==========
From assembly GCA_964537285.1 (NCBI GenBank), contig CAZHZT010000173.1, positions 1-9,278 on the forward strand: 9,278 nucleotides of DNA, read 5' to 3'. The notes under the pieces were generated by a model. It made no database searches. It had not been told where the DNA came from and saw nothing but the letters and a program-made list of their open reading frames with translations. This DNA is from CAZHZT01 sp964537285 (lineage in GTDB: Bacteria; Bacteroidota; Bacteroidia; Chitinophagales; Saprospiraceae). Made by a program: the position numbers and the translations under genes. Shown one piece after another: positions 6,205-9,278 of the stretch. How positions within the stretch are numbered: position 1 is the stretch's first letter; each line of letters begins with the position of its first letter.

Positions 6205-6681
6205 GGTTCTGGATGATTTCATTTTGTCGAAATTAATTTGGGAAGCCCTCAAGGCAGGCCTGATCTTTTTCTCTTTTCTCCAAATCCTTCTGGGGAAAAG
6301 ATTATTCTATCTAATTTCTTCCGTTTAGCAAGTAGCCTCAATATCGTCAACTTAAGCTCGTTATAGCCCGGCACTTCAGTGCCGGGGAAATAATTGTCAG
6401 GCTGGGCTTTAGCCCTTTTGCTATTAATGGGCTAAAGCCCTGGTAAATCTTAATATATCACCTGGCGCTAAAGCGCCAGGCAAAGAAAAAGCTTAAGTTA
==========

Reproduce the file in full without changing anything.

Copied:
From assembly GCA_964537285.1 (NCBI GenBank), contig CAZHZT010000173.1, positions 1-9,278 on the forward strand: 9,278 nucleotides of DNA, read 5' to 3'. The notes under the pieces were generated by a model. It made no database searches. It had not been told where the DNA came from and saw nothing but the letters and a program-made list of their open reading frames with translations. This DNA is from CAZHZT01 sp964537285 (lineage in GTDB: Bacteria; Bacteroidota; Bacteroidia; Chitinophagales; Saprospiraceae). Made by a program: the position numbers and the translations under genes. Shown one piece after another: positions 6,205-9,278 of the stretch. How positions within the stretch are numbered: position 1 is the stretch's first letter; each line of letters begins with the position of its first letter.

Positions 6205-6681
6205 GGTTCTGGATGATTTCATTTTGTCGAAATTAATTTGGGAAGCCCTCAAGGCAGGCCTGATCTTTTTCTCTTTTCTCCAAATCCTTCTGGGGAAAAG
6301 ATTATTCTATCTAATTTCTTCCGTTTAGCAAGTAGCCTCAATATCGTCAACTTAAGCTCGTTATAGCCCGGCACTTCAGTGCCGGGGAAATAATTGTCAG
6401 GCTGGGCTTTAGCCCTTTTGCTATTAATGGGCTAAAGCCCTGGTAAATCTTAATATATCACCTGGCGCTAAAGCGCCAGGCAAAGAAAAAGCTTAAGTTA